some soft drinks.

I don't drink coffee,
but there is a diner on the corner.

Also a bathroom in there in case
you need to go before we go.

Second order. Money.

Just to be clear that the
agreed upon fee of $500 per man is...

...agreed upon.

- If that's acceptable...
- Yeah, I have a thought.

Yeah.

How about you give me
and Man Mountain 750 each?

And send Uncle Fester there home.
He's not carrying a gun. He's useless.

- Is that true? You didn't bring a gun?
- I didn't think I'd need one.

It's a protection job.

It's basic common sense that you
need a gun to protect your employer.

You're dead weight.

- He's just a third wheel without a piece.
- I'll tell you what.

If I need a gun, I'll use one of his.

Really? One of my guns? How do you
picture that happening exactly?

Well, I guess I'm gonna
take it from you.

That... That is just special.

Take. How are you gonna
take one of my guns?

Come on, Billy Jackoff.

Take my gun from me.

Let me see it.

Here. I'll make it easy for you.

You can make it not so easy.

Sure thing.

You got it.

What the...? Son of a...

Okay. Let's see what you got.

Yeah. Yeah. Yeah. A guy like you...

I'll bet you'd have an ankle holster,
wouldn't you?

You know, that's cute. What else?

Wow, now, that's impressive.

So many guns,
I don't know which one to use.

How about you? You want one?

All right.

Let's go.

- But we need three guys.
- No. No, we don't. Come on. Let's go.

Oh, he'll be fine.

And now that I'm doing the job alone,
I get the full 1500. We agree upon that?

Sure.

You got this, okay? No problem.

Yes.

- The suit okay? Is it too tight or too hot?
- Yeah.

No, I mean. No. No. It's good.

Well, you look good.

Can't even tell that's under there.

It was a good idea.

Yeah. At any point, it's too much,
you're uncomfortable...

...we'll turn around and come home.
You want maybe like a safe word?

How about, "Get me the hell home"?

That'll work. Okay.

Let's do this.

Let's do this.

Okay.

Looking good.

We're just going for a little ride.

Here. Let me get that for you.

Here you go.

- Jimmy.
- Just a sec.

- Oh, crap.
- What is it?

I must have left my
stupid phone on last night. It's dead.

Well, could you put it in the trunk?

Yeah.

Okay. Thanks.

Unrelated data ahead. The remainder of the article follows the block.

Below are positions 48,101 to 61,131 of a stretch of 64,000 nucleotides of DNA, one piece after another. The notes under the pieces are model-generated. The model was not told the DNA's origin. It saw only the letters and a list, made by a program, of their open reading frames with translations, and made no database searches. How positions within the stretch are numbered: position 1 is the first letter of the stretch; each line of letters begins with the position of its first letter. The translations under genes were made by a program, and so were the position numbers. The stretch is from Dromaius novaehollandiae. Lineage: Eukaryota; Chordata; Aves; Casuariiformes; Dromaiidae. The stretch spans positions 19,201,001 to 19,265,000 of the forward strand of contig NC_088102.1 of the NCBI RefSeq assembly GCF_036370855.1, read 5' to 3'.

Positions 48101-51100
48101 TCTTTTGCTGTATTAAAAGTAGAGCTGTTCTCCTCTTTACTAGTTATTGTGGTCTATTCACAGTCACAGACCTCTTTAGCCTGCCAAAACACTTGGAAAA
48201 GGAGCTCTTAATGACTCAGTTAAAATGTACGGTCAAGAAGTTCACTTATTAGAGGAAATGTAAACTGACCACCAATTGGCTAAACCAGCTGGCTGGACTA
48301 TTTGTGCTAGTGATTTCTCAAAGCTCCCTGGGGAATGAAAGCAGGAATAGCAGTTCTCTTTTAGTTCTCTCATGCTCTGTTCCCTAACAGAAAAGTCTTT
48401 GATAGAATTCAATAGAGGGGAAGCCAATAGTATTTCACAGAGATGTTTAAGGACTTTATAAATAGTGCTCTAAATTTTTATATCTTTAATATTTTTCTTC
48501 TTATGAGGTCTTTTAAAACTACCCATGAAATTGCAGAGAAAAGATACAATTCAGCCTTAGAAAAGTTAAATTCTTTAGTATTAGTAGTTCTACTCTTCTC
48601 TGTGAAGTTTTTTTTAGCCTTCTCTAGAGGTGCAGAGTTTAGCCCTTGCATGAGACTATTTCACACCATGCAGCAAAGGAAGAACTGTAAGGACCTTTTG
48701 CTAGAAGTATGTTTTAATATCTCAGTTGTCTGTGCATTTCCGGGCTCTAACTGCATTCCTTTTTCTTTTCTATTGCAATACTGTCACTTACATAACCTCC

That everyone?

They'll be here in one minute.

Anyone still have a phone,
add it to the collection now.

- Okay. Shut it down.
- Okay. Got it.

- How you doing? You doing all right?
- Yeah.

Okay. Great stuff.

Okay. We're walking.
Walking in, Chuck.

Here we go.

- Good to see you. Welcome home.
- Howard, you didn't need to do all this.

Oh, I couldn't have
stopped them if I wanted to.

- Come on, let's get you upstairs.
- Yeah. Sure.

Francis. Brenda. Jose, you shaved.

To date, we have
68 very willing plaintiffs...

...signed to the class-action with hopes
of raising that number to 350 or more.

Many more, now that we know
Sandpiper has facilities in five states.

Fraud, unfair and deceptive
trade practises, and racketeering.

Jesus. Guys, this is...

Well, no case is ever a slam dunk.

But I feel as confident about this as
anything that's come through our doors.

Francis, start putting together teams
to travel out of state.

Talk to these residents.

Pair fourths with our best second years.
Laura will take care of the travel.

Kim, Daniel.
Take the list of clients Jimmy's signed.

Introduce yourself as the face of HHM.
Make them feel secure and confident.

Hey, Howard.
I'm glad you're all excited.

But can we slow down a second
and discuss terms, maybe?

Oh, of course.

Kind of shot out of a cannon
with this case.

- It's exciting stuff you have here.
- I get it.

Look, Chuck is already
an equity partner.

You, as the lawyer who
brought this case to the firm...

...we could guarantee you,
say, 20 percent...

...of the common fund share
of the final settlement.

That will work.

That's a few years down the road.
As for money for you now...

...we don't do referral fees.
Chuck will agree.

- HHM doesn't view that as ethical.
- As we discussed.

But what we could do
is arrange an of-counsel fee...

...for the time that you've already put in.